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Researchers find Donald Trump’s 2016 rallies led to rise in hate crimes

Patrick Kelleher March 30, 2019
Researchers find Donald Trump’s 2016 rallies led to rise in hate crimes

Chip Somodevilla/Getty

Researchers in the United States have found that there was a 226 percent increase in hate crimes in counties that hosted Donald Trump rallies in 2016.

The three researchers—Ayal Feinberg, Regina Branton and Valerie Martinez-Ebers—found that Trump’s rhetoric may encourage hate crimes, they wrote in The Washington Post.

By using the Anti-Defamation League’s Hate, Extremism, Anti-Semitism Terrorism map data, the researchers looked at whether there had been increases in rates of hate crimes in the months after a Trump rally.

The results showed that there had been a significant increase in reported hate crimes in counties that had hosted Trump rallies in the lead up to the presidential election in 2016 compared to other counties that did not.

Attempts to explain away increase in hate crimes is ‘unrealistic’

They note in their article that they cannot be certain Trump’s rhetoric caused the increase in hate crimes—however, they say that attempts to explain the increases away as “faux hate crimes” are unrealistic.

“To test this, we aggregated hate-crime incident data and Trump rally data to the county level and then used statistical tools to estimate a rally’s impact,” the researchers wrote.

“We included controls for factors such as the county’s crime rates, its number of active hate groups, its minority populations, its percentage with college educations, its location in the country and the month when the rallies occurred.”

The researchers also point out that hate crimes across the United States appear to have increased by 17 percent during 2016, according to FBI statistics.

“We included controls for factors such as the county’s crime rates, its number of active hate groups, its minority populations, its percentage with college educations, its location in the country and the month when the rallies occurred.”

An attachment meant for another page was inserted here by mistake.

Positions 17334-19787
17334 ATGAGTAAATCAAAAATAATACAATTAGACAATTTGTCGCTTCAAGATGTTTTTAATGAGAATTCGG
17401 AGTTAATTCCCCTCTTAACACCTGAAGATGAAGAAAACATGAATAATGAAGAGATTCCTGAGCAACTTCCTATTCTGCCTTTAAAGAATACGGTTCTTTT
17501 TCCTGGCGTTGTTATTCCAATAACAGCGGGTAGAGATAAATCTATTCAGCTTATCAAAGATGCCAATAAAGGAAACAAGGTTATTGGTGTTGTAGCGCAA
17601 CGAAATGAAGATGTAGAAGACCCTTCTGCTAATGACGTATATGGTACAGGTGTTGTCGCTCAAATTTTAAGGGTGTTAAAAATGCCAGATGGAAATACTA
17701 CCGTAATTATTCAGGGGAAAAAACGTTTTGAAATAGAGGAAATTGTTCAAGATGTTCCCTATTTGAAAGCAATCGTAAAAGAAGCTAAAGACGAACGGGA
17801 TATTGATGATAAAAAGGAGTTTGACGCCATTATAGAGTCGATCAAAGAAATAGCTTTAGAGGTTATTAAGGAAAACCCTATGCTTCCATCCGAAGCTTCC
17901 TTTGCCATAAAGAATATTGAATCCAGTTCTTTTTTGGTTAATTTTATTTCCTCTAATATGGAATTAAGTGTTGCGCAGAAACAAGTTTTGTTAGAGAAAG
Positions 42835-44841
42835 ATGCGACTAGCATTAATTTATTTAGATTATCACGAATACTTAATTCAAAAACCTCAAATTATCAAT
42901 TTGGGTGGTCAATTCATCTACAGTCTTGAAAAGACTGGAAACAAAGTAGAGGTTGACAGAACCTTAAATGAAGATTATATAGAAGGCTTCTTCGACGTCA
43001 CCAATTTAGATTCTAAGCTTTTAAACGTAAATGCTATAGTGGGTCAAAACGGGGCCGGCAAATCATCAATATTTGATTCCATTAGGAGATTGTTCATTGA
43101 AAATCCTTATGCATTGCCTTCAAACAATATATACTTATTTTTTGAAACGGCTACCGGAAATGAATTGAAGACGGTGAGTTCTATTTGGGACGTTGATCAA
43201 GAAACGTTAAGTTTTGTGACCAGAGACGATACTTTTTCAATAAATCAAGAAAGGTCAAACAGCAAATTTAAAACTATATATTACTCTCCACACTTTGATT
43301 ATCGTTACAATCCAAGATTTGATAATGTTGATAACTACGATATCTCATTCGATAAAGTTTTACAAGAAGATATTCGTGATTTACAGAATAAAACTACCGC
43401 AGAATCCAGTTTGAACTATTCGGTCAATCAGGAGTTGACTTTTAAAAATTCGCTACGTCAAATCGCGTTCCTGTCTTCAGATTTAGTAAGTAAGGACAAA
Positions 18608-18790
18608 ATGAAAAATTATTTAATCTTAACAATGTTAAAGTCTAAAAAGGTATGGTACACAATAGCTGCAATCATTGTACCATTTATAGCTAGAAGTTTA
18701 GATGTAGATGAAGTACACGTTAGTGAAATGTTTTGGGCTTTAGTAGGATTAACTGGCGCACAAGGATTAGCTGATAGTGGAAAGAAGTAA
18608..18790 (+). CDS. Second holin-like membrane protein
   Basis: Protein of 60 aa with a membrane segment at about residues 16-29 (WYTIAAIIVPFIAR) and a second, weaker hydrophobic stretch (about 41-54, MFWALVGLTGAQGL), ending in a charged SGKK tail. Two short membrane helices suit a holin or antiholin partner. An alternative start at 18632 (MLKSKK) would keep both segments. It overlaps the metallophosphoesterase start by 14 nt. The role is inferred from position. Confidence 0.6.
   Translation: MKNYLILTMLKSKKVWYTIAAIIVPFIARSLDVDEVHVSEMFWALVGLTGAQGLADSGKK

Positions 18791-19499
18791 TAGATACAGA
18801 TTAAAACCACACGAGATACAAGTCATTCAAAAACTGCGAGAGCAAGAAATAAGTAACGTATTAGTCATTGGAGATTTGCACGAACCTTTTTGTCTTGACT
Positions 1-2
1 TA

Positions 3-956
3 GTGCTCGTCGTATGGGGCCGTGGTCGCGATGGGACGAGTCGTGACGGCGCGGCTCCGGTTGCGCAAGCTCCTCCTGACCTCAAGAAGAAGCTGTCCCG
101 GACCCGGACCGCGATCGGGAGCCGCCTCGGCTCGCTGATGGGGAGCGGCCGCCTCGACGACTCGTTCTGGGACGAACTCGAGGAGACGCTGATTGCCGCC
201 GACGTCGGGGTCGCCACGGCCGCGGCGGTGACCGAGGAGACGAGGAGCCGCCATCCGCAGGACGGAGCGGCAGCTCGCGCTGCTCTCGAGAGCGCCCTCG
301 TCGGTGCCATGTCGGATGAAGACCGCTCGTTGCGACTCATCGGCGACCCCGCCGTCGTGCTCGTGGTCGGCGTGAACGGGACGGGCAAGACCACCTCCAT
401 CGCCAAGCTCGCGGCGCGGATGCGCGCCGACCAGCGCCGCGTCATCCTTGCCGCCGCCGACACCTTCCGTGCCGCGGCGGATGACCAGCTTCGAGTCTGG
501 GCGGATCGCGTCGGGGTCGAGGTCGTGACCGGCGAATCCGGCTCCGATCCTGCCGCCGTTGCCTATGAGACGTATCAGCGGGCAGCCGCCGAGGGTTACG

– The researchers

The group also point to another academic study which found that hearing Trump’s statements of bias against some groups made people more likely to write offensive things about those groups.

Researchers find Donald Trump’s 2016 rallies led to rise in hate crimes
Alex Wong/Getty

Hate incidents and hate crimes are considered to be acts of violence or hostility against a person because of their identity, LGBT+ charity Stonewall says.

People can be victims of hate crimes for a variety of reasons, including their race, sexuality or gender identity.

Donald Trump demands federal investigation into Jussie Smollett after the actor was accused of faking a hate crime

Earlier this week, Donald Trump demanded a federal investigation into Empire actor Jussie Smollett after the actor—who was accused to staging a hate crime—had all charges dropped against him.

Tweeting on March 28, Trump said: “FBI & DOJ to review the outrageous Jussie Smollett case in Chicago. It is an embarrassment to our Nation!”

He later said to reporters outside the White House: “I think the case in Chicago is an absolute embarrassment to our country and I have asked that it be—that they look at it.

“Somebody hast to at least take a very good hard look.”

Smollett has maintained his innocence since he initially reported a hate crime in January, but was later accused of staging it to gain publicity.

More: Donald Trump, hate crimes, US

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